By Mike Woitalla
HIGH SCHOOL VS. CLUB. One of the most unfortunate aspects of American youth soccer is forcing kids to choose between club soccer and high school ball. For sure, in many cases it’s not an either-or, but the pressure on the very elite players, especially those in the U.S. Soccer Development Academy, to skip school ball continues to increase.
The Washington Post’s Paul Tenorio did an excellent job reporting on the dilemma in a recent article headlined, “Is it best to play in high school, or on an academy team?”
Tony Lepore, director of scouting for U.S. youth national teams and a technical adviser for the Development Academy, says, “In top footballing nations, school soccer is not where the top players play and develop. That’s how this has evolved and how this shift has continued. ... We’ve given the choice to the clubs. It’s not a mandate yet, but we totally get why they’re choosing that and that’s why we’re supporting it.”
Taylor Twellman, one of the most prolific goalscorers in MLS history, played multiple high school sports and says: “There’s no denying if you play U.S. Development Academy, the coaching, fields, players surrounding you is going to be better, but is that ultimately the goal of life? I don’t know if that trade-off is worth it, but I understand U.S. Soccer’s best opportunity is to get the area’s best players together to train together. I understand that argument, but what is the sacrifice?”
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FAIR PLAY OR NOT? VIDEO of a goal in an Arkansas high school game has gotten more than 2 million views since posted on YouTube earlier this month. No doubt many found it amusing – two Bryant High School players faking a collision during a free kick to catch Conway High's defenders off guard – but I found it unsportsmanlike at best.
Considering that the defenders may have stopped out of concern for what could have been injured players, should the referee have disallowed the goal? I asked a pair of officiating experts.
“It's a valid goal,” says New York ref Randy Vogt, the author of "Preventive Officiating." “While you could consider a bit of deception is involved, nothing circumventing the rules to warrant a caution.”
Stanley Lover, a longtime international referee instructor and author of "Official Soccer Rules Illustrated," says, “In my view, the referee was right [in allowing the goal], but I hope he reported the incident to the appropriate authority to examine the video and question the coach.
“If proved as deliberate, I would expect a severe disciplinary sanction against the coach for the relatively unknown charge of ‘bringing the game into disrepute.’”
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WHAT A BICYCLE KICK! The video I enjoyed more is that of 13-year-old Kenner Galeas of Virginia's U-14 Civitans Bengals. Shot by team manager Jeanette Ortiz-Osorio, it got nearly 2 million views within week. Also remarkable is Galeas' low-key celebration while accepting congrats from his thrilled teammates. Watch it HERE.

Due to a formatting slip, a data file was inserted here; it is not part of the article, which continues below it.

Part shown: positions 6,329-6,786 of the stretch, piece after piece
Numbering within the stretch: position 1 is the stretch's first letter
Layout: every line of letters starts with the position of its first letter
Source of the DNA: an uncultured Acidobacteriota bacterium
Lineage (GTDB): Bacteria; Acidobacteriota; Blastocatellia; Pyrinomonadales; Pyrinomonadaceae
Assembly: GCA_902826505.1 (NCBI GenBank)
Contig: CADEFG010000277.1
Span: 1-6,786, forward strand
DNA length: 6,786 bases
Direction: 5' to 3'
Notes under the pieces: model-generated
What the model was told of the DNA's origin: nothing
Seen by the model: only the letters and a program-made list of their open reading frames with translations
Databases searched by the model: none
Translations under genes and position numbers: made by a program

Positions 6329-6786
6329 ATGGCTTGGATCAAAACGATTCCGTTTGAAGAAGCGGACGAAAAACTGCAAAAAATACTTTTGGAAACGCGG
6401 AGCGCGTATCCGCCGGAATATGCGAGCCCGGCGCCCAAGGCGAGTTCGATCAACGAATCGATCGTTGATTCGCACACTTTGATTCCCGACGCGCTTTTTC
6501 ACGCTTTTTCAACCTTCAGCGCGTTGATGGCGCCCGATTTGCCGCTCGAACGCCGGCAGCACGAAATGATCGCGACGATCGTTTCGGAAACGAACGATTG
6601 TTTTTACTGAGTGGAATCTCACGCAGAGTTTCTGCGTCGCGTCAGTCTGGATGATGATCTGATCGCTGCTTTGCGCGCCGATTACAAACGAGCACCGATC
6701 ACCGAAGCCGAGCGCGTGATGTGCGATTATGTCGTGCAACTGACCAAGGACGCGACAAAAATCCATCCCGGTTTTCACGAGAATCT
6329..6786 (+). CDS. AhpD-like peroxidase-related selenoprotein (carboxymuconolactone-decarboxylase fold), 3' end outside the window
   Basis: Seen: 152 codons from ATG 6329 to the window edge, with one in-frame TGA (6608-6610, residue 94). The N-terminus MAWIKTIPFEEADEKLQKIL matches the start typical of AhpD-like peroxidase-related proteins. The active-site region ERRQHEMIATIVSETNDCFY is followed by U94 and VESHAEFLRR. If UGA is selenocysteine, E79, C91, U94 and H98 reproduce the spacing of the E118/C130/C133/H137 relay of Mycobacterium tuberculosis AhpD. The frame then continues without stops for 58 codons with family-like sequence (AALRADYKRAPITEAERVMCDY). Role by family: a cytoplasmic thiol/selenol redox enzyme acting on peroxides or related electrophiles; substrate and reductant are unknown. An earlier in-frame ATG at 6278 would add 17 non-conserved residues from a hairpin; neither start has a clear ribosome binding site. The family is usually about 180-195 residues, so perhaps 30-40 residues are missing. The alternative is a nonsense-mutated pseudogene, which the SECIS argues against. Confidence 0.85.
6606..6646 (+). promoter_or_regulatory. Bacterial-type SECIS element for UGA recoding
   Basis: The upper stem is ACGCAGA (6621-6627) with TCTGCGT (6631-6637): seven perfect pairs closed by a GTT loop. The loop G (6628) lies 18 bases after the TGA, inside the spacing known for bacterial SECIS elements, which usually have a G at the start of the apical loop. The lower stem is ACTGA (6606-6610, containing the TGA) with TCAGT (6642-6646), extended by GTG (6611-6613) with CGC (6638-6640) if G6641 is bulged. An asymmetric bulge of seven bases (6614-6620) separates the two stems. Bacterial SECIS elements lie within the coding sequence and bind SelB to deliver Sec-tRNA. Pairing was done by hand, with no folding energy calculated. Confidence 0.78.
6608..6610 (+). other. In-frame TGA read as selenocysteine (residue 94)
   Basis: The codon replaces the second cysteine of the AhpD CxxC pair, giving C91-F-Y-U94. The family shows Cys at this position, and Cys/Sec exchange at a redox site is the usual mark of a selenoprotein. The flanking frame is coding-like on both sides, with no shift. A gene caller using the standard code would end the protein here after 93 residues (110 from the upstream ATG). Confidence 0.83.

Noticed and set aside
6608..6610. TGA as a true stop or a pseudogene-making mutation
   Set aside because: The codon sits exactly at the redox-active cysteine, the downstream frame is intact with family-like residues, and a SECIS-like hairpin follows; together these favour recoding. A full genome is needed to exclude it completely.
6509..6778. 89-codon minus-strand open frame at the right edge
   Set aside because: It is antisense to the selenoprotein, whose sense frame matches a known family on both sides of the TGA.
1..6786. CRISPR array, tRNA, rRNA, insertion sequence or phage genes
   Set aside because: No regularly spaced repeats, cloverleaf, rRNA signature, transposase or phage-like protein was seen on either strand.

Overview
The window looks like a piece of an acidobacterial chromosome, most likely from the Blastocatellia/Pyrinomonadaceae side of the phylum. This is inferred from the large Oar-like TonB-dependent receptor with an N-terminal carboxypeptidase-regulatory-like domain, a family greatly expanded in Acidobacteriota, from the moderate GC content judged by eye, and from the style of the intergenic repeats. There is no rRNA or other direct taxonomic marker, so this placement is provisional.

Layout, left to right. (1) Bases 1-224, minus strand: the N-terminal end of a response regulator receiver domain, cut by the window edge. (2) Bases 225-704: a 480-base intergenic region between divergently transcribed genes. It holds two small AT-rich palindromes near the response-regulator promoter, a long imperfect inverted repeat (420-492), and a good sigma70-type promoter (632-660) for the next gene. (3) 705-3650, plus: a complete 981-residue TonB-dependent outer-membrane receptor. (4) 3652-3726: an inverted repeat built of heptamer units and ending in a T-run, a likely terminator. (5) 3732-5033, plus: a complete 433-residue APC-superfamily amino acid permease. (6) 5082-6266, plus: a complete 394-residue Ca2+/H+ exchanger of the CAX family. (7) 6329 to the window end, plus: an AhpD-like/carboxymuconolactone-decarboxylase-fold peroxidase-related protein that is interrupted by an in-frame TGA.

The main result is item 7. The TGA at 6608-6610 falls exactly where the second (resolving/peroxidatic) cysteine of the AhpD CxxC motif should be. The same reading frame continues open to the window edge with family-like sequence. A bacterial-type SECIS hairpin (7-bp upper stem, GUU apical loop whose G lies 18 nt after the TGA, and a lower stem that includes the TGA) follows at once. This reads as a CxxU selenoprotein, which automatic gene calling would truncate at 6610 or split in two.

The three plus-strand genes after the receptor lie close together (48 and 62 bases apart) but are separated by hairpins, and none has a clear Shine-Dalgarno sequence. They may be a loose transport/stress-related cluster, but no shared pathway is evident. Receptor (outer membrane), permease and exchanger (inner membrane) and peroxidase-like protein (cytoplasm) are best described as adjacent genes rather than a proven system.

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FROM THE FIELD. I'm used to seeing own goals celebrated by the benefitting team. So this was a first for me: In a U-12 girls game in Concord, Calif., the goalkeeper deflects two shots and then a defender accidentally kicks the ball into her own goal. There’s absolutely no reaction from the attacking team. Not one cheer. They’re frozen, until the referee urges them to move back to their own half for the kickoff. It’s as if they didn’t think it should count.
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... Kyle Joseph Hoffman, former president of the Healdsburg (Calif.) Youth Soccer League, pleaded no contest to stealing league funds. He’ll be sentenced to nine months in jail, but may receive less time if he makes “substantial” restitution payments. Hoffman was accused of taking more than $53,000 by writing checks to himself from the league's bank account, according to the Santa Rosa Press Democrat. ...
... Georgia United -- a combination of Atlanta area clubs North Atlanta SA, Norcross SA, United Futbol Academy and AFC Lightning – will enter the U.S. Soccer Development Academy in the 2011-12 season. They join the Vancouver Whitecaps as next season's newcomers. ...
... The New York Times’ Jere Longman visited Barcelona’s famed La Masia, the youth program that spawned many of its current stars, such as Xavi, Andres Iniesta and Lionel Messi. “During the week, they rise at 6:45 a.m., eat breakfast and leave for regular school in the city at 7:30. They attend classes from 8 a.m. to 2 p.m., return to La Masia to eat, rest and attend mandatory study groups. Training is held from 7 to 8:45 p.m., followed by dinner and some free time. Lights out for the younger players is 10:30 p.m., 11 for older players." Read more HERE.
... Fifteen years ago then Houston Mayor Bob Lanier started an inner-city sports program out of which grew the very successful Houstonians FC. Now budget woes in the country’s fourth largest city threaten cuts to the parks and recreation department's soccer program at Milby Park in southeast Houston -- a heavily Latino community -- that caters to 5,000 youngsters in the fall. "Very sad,” said Jaime Villegas, the program’s organizer, told KHOU 11 News. “Because the kids are the ones losing."
... Alex Kos has created an online soccer rules test for children, parents, coaches and would-be refs HERE.
(Mike Woitalla, the executive editor of Soccer America, coaches youth soccer for East Bay United in Oakland, Calif. His youth soccer articles are archived at YouthSoccerFun.com.)